Who Will Monitor College-Sports Gambling in North Carolina?

The state has legalized sports betting. Now comes the hard part.

Now that sports betting is legal in the Bible Belt state of North Carolina, online gamblers have filled the collection plate with over $1.8 billion in total wagers and about $235 million in revenue in just the three months ending in May, according to an N.C. State Lottery Commission report. The bookmaking haul is expected to explode to $6.6 billion in the third full year of operation, according to the fiscal note attached to House Bill 347.

The revenue claimed by the state from an 18-percent tax and various fees is estimated at $74.9 million in fiscal year 2024-25, rising to $100.6 million by 2027-28. A hefty portion will flow into the General Fund. But the statute also provides for appropriations to a number of organizations, including at least $300,000 annually to support each of the 13 athletic departments in the UNC System, excluding UNC-Chapel Hill and NC State.

Concerns are being raised about the need for strong sports-gambling regulation to avoid scandal.UNC-System spokeswoman Jane Stancill provided information from chief financial officer Jennifer Haygood that paints a rosy financial picture of gambling proceeds:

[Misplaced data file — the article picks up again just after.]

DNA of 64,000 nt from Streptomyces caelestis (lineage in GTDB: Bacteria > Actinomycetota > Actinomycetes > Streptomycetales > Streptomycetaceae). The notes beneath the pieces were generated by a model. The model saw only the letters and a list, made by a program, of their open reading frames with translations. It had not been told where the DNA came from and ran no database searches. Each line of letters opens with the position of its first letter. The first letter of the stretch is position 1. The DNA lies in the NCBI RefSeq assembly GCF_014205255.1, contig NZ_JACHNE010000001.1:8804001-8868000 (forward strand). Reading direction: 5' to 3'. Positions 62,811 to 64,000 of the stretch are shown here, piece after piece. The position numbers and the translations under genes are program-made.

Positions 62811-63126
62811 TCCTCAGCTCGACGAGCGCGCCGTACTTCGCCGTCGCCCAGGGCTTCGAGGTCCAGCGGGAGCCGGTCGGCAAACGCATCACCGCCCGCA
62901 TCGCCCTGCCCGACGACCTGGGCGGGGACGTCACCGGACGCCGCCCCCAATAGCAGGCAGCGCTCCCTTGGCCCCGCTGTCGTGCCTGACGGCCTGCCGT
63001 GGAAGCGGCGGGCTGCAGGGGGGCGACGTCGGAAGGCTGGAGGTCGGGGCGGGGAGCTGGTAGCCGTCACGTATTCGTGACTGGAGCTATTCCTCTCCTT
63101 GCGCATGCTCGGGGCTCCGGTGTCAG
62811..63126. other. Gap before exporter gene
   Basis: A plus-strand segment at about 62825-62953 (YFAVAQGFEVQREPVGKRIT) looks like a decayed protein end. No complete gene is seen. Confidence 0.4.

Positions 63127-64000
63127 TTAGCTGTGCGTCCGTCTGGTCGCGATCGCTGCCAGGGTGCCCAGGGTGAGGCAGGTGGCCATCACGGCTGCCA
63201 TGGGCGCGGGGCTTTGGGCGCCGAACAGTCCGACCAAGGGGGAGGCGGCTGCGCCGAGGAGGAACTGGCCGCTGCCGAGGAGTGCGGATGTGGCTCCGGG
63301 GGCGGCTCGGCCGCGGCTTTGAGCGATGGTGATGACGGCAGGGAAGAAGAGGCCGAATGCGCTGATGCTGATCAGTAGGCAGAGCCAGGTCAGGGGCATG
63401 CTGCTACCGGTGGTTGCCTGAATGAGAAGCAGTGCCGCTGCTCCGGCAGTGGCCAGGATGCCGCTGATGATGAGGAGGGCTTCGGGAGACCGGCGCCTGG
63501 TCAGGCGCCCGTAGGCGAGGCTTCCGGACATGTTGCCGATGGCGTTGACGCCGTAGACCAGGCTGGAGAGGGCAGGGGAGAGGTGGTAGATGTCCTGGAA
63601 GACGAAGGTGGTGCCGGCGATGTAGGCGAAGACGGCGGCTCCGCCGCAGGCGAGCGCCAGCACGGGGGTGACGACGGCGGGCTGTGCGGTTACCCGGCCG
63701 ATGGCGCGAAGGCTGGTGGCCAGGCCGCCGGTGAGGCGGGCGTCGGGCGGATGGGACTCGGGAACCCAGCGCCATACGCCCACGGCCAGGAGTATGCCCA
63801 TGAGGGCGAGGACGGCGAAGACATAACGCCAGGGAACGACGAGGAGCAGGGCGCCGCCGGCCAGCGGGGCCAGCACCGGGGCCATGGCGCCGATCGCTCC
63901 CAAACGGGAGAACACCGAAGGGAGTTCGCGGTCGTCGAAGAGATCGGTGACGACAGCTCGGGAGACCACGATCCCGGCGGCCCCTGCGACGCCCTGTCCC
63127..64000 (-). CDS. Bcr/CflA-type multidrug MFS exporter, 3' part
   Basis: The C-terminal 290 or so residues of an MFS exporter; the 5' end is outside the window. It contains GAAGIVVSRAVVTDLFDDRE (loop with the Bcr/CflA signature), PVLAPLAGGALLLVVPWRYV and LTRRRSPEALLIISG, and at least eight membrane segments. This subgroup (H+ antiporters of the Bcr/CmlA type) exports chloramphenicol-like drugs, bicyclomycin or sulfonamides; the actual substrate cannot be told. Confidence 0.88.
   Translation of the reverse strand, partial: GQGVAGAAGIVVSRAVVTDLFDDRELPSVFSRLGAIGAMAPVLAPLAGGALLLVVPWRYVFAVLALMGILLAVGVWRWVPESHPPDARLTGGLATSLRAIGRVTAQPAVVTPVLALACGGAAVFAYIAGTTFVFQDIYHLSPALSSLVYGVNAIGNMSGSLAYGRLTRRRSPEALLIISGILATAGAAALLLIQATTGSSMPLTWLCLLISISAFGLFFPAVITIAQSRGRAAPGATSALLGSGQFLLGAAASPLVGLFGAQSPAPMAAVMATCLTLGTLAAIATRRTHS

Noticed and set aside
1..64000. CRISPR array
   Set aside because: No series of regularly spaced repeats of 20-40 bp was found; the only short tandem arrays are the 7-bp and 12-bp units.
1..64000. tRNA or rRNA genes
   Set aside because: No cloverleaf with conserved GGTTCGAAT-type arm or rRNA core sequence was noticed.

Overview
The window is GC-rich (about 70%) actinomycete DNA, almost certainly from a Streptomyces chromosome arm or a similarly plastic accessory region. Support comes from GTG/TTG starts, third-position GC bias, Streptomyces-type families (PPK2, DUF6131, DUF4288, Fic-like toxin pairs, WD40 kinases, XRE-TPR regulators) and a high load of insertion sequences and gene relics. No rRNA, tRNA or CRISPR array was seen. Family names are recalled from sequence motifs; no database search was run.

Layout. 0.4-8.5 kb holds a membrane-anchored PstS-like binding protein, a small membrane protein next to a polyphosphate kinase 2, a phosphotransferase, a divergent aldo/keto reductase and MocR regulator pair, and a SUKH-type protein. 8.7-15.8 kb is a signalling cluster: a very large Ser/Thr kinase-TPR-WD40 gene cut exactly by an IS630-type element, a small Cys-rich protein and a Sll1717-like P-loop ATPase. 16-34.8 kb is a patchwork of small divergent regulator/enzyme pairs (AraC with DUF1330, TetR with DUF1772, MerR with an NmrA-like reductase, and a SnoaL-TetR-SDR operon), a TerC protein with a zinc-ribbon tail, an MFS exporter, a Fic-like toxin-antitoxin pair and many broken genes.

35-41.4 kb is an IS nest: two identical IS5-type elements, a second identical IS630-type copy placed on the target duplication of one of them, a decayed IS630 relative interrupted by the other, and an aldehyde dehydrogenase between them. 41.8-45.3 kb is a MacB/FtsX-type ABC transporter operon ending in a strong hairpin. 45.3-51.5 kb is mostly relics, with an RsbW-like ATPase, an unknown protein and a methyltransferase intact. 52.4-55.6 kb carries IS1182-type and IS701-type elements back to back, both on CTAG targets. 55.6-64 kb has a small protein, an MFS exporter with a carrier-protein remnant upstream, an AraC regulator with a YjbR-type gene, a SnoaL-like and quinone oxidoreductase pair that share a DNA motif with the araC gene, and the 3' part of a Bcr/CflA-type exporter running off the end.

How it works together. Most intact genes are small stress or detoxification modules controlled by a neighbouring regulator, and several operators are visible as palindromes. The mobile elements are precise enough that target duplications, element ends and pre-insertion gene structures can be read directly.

“To date the System has received $4.7 million in sports wagering tax revenue allocations. When the legislation was passed, legislative staff estimated our system would receive approximately $15.6 million in FY25. While it is too early to accurately project annual revenues, we expect actual revenue allocations to exceed this estimate.”

But as the state becomes awash in online betting bucks, concerns are being raised about the need for strong regulation, rigorous monitoring, and educational programs to avoid the scandal and illegal activities that are the seamy—some might say inevitable—underside of the industry. The responsibility for those measures is diffuse.

“Everybody in college sports often likes to point the finger to somebody else. […] It’s true the schools have responsibility, and the NCAA has responsibility, but the conferences have responsibility too,” said Bill Squadron, an assistant professor of sport management at Elon University who has worked with integrity-monitoring companies in the sports industry.

At the state regulatory level, Van Denton, Lottery Commission communications director, said his agency has near-daily interaction with the eight licensed sports-wagering operators in North Carolina. It has the power to suspend or revoke the licenses of wayward operators and assess civil penalties.

“Sports wagering is a highly regulated industry. Sports wagering licensees are subject to federal and state laws, as well as rules adopted by the Commission concerning sports wagering in North Carolina,” Denton said.

But are wagers limited to professional athletics? No. “Sports wagering account holders in North Carolina can place wagers on sport activity at all colleges and universities, independent and public, so long as the events and wagers are included in the Sports Catalog,” Denton said. The Sports Catalog is a list of sports governing bodies and leagues for which an operator is authorized to offer and accept approved wagers.